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Arts and Entertainment

Governor Newsom Voices Support For Bill To Extend California Film And TV Tax Credits

Film workers stand next to large carts packed with production equipment outside.
A crew sets up cameras for the filming a mobile phone commercial on-location on Nov. 18, 2006 in Los Angeles.
(David McNew
Getty Images)
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Governor Gavin Newsom has announced his support for legislation that would extend California's Film and TV Tax Credit Program through 2030 — a move that would provide $330 million per year in tax credits for the industry.

The announcement comes amid a call by showrunners demanding production companies offer safety protocols for pregnant employees who are working in states where abortion is illegal.

Some entities, including Netflix, SAG-AFTRA, and the Director's Guild Foundation have approved policies to provide financial travel assistance to members who need to travel out of state for abortion services.

State Senator Anthony Portantino co-authored the bill and said extending the program isn't just about luring production companies that have left for other states with bigger tax incentives; it's also about keeping L.A.'s entertainment industry inclusive:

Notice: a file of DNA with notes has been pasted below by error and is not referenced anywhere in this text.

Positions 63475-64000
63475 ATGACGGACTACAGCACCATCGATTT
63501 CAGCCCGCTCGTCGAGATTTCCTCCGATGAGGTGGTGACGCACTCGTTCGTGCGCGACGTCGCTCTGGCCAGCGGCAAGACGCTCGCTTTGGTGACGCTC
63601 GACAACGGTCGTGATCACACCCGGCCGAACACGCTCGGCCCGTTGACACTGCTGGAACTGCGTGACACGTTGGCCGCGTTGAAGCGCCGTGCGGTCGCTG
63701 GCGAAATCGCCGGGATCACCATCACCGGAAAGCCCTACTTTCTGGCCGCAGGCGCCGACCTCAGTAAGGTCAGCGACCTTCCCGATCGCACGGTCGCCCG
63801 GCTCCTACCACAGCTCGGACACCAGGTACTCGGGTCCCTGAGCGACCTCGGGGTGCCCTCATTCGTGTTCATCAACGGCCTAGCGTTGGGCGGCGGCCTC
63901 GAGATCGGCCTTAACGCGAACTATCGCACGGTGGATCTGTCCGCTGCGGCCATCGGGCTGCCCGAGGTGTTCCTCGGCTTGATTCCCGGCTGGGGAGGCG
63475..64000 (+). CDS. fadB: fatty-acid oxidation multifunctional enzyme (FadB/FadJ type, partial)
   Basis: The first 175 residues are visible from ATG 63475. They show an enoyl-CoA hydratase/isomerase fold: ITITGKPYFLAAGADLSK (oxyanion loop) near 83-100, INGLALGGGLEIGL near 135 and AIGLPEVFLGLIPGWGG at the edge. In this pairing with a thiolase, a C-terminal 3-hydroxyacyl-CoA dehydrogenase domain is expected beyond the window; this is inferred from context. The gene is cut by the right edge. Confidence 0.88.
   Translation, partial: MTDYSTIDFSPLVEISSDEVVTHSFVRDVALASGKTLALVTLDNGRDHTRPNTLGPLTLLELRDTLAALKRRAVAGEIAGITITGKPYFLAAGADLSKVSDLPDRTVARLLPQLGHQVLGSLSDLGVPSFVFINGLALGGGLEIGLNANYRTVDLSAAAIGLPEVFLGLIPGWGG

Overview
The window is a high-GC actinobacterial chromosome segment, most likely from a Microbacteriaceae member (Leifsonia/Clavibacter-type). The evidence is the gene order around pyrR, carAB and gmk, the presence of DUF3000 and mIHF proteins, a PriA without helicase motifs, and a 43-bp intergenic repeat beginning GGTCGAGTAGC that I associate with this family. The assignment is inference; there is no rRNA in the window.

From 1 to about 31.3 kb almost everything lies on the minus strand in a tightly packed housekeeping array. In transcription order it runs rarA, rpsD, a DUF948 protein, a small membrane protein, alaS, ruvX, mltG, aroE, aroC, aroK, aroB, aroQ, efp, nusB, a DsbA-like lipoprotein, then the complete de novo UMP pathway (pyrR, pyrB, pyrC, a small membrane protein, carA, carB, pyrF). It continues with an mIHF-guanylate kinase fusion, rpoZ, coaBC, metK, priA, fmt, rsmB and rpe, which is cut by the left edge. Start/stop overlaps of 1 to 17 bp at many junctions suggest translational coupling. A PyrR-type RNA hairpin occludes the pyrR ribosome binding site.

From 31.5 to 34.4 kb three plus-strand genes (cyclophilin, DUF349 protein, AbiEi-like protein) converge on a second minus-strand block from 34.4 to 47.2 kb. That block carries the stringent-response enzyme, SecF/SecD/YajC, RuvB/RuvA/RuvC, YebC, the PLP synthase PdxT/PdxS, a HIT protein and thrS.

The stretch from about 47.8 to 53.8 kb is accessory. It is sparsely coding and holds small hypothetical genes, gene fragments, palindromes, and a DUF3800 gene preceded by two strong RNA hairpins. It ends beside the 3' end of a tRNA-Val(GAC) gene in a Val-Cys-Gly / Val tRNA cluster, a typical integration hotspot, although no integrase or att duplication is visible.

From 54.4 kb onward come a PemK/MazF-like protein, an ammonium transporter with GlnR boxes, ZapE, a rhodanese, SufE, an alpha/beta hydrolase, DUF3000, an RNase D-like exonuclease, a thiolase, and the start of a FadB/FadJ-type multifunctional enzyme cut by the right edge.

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"California is competitive, so bring your projects here because we embrace women's health care — including reproductive freedom — and we embrace the industry so you can accomplish both goals."

A study from the Los Angeles Economic Development Corporation, released earlier this year, analyzed the economic impacts of the previous generation of the tax credit program and found it generated $24 in economic activity for every $1 spent through the program. In total, that program created $21.9 billion in economic output, plus $961.5 million in state and local tax revenue over five years.

L.A. Mayor Eric Garcetti has also voiced his support for the bill, which is set to go before the Assembly Appropriations Committee Wednesday.

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